I'm in college, and I have recently gotten my first paycheck from my first job here. They do not do direct deposit and only give checks.

In the past, I have banked at Navy Federal, but my college town is very far from any branch. My question is, should I open a new bank account here locally?

I'm hoping to work a lot over the next year as I support myself and start building my credit, savings, maybe open a Roth IRA. My family has told me I should stick with Navy Federal, but it seems inconvenient to have no local bank or ATM; however maybe a physical bank isn't needed in this day and age?

Should I open a local account?

  • 2
    Is there a problem with having more than one bank account I have 2 one main and one backup.
    – Pepone
    Apr 14, 2015 at 21:32

3 Answers 3


Keep your account with Navy Federal, once you get an account at a good credit union keep it.

Look for a credit union the students can join, it may be based in the town where the campus is, or one related to the school.

Look for a free ATM on campus. Many times it is near the food court or student union or bookstore. If there is none ask the university to get one.

If you don't find a local credit union you should be able to deposit the checks via scanner or phone to navy federal.


Note that many credit unions participate in a "branch exchange" program, which lets you access you CU's accounts and services thru the offices of the others. My CU is two states away, but there has been only one case where I felt a need to drive back there. Find out if your has joined this network, and encourage them to do so if they haven't yet. It makes credit unions fully competitive with interstate banks.

The shared-branch CU locations may not be maximally convenient, but more keep joining, and the most common transactions can be done by mail or ATM anyway.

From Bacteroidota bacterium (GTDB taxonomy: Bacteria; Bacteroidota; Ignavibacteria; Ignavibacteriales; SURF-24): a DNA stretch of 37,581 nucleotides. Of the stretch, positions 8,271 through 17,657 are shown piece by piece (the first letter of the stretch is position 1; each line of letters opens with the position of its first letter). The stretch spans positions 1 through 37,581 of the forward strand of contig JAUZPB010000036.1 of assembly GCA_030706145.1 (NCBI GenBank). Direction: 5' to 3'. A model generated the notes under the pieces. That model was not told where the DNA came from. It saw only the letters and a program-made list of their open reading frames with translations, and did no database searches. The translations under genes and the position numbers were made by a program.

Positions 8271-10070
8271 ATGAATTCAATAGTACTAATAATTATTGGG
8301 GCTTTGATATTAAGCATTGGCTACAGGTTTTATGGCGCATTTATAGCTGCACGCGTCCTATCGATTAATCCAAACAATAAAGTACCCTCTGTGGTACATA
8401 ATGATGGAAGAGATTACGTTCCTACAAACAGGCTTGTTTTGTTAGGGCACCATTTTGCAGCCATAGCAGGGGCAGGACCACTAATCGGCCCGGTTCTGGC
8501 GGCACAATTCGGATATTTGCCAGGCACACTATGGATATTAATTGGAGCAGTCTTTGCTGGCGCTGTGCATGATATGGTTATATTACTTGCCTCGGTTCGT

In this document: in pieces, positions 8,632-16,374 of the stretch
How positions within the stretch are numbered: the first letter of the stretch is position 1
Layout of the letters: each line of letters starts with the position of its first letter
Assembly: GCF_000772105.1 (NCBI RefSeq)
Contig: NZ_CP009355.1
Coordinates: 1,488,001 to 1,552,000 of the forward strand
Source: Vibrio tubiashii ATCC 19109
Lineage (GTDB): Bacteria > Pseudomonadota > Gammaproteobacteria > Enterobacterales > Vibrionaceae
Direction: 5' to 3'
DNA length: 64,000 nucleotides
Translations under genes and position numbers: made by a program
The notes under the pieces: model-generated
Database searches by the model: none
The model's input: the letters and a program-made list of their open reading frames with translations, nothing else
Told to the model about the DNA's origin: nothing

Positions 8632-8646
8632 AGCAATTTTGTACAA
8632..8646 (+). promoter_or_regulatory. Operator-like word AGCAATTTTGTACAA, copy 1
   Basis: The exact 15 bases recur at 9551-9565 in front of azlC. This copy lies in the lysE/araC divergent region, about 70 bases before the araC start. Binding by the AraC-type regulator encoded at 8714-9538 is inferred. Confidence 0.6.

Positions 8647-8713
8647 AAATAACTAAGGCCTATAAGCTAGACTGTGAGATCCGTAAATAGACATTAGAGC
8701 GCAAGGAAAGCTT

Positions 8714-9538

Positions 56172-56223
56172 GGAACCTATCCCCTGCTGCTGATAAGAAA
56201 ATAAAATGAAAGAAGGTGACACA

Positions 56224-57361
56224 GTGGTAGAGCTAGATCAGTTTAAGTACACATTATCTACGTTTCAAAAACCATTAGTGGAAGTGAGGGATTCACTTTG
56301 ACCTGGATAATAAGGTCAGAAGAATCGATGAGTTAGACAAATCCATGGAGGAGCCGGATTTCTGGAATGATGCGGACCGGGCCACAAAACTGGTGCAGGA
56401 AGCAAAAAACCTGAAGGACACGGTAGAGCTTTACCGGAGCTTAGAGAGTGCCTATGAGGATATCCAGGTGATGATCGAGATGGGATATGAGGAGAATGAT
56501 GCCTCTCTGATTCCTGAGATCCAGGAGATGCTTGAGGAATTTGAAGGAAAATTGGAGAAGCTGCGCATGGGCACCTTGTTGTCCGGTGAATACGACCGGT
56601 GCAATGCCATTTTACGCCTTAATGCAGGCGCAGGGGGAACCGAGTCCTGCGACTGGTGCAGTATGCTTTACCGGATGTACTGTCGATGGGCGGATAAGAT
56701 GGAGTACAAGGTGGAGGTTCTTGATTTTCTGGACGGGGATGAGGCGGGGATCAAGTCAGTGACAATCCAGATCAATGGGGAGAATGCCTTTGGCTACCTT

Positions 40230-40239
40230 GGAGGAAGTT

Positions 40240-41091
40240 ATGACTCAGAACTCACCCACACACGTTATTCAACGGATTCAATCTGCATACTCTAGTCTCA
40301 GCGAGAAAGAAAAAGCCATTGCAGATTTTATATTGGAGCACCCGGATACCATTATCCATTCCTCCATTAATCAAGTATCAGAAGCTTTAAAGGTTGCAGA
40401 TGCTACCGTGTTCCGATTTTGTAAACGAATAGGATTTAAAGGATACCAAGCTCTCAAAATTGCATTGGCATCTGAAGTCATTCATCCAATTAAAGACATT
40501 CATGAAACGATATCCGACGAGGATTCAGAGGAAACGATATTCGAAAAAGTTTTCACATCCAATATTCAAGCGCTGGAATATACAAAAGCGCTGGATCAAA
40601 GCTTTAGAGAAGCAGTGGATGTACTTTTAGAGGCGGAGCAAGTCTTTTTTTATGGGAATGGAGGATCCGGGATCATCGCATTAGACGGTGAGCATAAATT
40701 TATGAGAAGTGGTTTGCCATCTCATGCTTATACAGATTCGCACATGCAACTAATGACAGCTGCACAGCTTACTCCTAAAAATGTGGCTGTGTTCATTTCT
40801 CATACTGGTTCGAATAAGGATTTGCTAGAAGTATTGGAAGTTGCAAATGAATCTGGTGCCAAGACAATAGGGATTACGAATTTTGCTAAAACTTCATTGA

The biggest advantages of a local CU or bank are that they know the local rules for mortgages, and they may have safe deposit boxes for rent. That, and having a place to unload the pocket change that piles up, are why I've got an account with a small local bank a few blocks from my house as well. Though I keep thinking about joining my alma mater's credit union, and will if the ever get on the shared-branch system.


Bank accounts are free, as are discount brokerage accounts (for stuff like IRA's). Any time you think there might be an advantage to getting another one, go ahead and do so.

I have a number of bank accounts. Whichever has the best interest rate (typically an online bank) gets the bulk of my cash savings, whichever has the closest ATM gets as much money as I think I might want to withdraw, and I often have a bank account from which my credit cards are paid. Other banks have a token "just in case I move" amount of money.

The only cost is that you have to check them from time to time to make sure each account has enough for its likely uses. I use mint.com for that.

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